Cody Choi

When Cody Choi moved from Seoul to Los Angeles at age twenty-two, he experienced a particularly painful and protracted form of homesickness: Speaking poor English and ill at ease in the radically different social milieu, the artist suffered from frequent nausea. Pepto-Bismol, his preferred antidote—he consumed as much as a bottle a day—became the material of his first significant work: replicas of clichéd masterpieces like Rodin’s Thinker and the Venus de Milo, all made out of toilet paper soaked in the sick pink, over-the-counter gastrointestinal medication. In the late ’90s, he shifted from sculpture to digitally generated painting. The inspiration came from a more heimisch source, namely, his astonishment over the ease with which his young son could draw accomplished pictures on the computer.

Choi’s recent “digital” paintings are lush, but the field of reference is rather more arch than the adventures of a child in the virtual jungle. Each painting bears the title Abstraktes Bild (all works 2003)—just like so many of Gerhard Richter’s. The explicit invocation of the lauded, vexing, self-contradictory, exhausting, but never exhausted German clinician of painting’s continued possibilities is perverse yet apt in Choi’s paintings. The pictures certainly look, initially, perhaps at a distance, very much like Richter’s. Bands of acidulous VUTEk ink color stream horizontally and vertically across the canvases (more precisely, mesh mounted on canvas). The obvious inversion inherent in Richter’s abstracts is their seemingly mechanistic dissection and desiccation of AbEx gesturalism; it has often been remarked how these paintings somewhat resemble incomplete photo-emulsions even as they are laboriously handcrafted, whereas (yawn) his blurred “photorealist” works are built up from—photographs! Regardless of Richter’s reliance on photographic sources, or the machine-look of his abstractions, they remain labor-intensive precious objects within the tradition of Western painting, critique or no critique of the medium, whether they persist as votive emblems of painting’s ever-renewed vitality (as Robert Storr’s recent Museum of Modern Art retrospective would have it) or the ceaseless drumbeat heralding its execution.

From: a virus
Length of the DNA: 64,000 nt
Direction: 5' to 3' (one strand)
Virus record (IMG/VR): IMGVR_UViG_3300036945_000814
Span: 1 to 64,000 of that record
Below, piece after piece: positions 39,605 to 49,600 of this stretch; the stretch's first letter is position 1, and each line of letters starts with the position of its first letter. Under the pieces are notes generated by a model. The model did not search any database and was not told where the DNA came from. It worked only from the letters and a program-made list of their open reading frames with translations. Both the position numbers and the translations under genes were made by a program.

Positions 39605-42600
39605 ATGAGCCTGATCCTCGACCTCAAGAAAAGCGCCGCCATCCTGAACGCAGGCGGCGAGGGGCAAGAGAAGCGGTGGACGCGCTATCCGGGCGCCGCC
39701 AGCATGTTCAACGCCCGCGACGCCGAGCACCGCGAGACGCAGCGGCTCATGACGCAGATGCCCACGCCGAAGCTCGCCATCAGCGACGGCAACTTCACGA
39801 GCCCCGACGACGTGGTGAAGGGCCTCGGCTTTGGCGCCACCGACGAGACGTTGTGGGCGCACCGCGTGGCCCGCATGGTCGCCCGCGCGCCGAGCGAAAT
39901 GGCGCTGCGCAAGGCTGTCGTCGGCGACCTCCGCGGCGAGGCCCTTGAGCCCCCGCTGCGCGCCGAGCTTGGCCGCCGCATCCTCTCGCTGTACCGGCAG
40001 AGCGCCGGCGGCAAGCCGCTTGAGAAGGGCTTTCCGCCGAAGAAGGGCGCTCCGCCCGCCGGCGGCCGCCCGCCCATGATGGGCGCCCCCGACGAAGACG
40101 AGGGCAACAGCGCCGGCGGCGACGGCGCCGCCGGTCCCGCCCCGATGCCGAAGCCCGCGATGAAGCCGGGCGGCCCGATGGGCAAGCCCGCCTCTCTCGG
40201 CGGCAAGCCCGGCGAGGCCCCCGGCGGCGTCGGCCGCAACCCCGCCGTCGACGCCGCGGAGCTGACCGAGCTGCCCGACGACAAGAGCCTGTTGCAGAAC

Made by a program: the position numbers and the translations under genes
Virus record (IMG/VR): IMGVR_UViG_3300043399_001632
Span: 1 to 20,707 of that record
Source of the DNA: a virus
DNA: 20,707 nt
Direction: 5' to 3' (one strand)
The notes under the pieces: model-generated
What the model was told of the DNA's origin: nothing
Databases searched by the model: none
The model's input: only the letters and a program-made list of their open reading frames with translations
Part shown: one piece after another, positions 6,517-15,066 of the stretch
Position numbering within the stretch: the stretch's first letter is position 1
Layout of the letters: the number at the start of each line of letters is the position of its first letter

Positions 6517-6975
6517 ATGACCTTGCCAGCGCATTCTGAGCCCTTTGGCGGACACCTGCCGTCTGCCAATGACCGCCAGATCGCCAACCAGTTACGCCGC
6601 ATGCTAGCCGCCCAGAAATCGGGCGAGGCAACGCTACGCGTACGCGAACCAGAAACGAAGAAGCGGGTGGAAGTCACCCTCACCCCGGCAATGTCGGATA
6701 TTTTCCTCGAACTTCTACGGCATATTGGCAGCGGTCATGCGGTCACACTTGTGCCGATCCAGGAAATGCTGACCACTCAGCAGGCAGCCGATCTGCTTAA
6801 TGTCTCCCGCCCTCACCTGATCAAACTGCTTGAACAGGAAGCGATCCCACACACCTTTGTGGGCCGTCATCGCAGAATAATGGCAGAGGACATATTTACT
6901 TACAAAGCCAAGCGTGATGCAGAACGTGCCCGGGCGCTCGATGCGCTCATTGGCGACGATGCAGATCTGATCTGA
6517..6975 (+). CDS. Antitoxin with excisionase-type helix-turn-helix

The thing about Choi’s take on Richter is that it seems unnervingly easy, even obnoxiously so. Conceived and composed on the computer and mechanically generated, these paintings are untouched by the artist’s hand, with one significant exception: his signature, written in big white letters in the lower right-hand corner of each one. The paintings are quite spectacular but evacuated of the artist’s identity in all respects except one, the authorial name. Is this Duchampian turn still viable at the beginning of the twenty-first century? Choi certainly believes in the pertinence of the Dadaist “joke,” or gimmick if you like, suggesting that the era of instant digital imaging—or abstracting—gives it a renewed lease on life, or death, or comedy. I wish I had Gerhard Richter’s phone number. I wonder what he would say.

David Rimanelli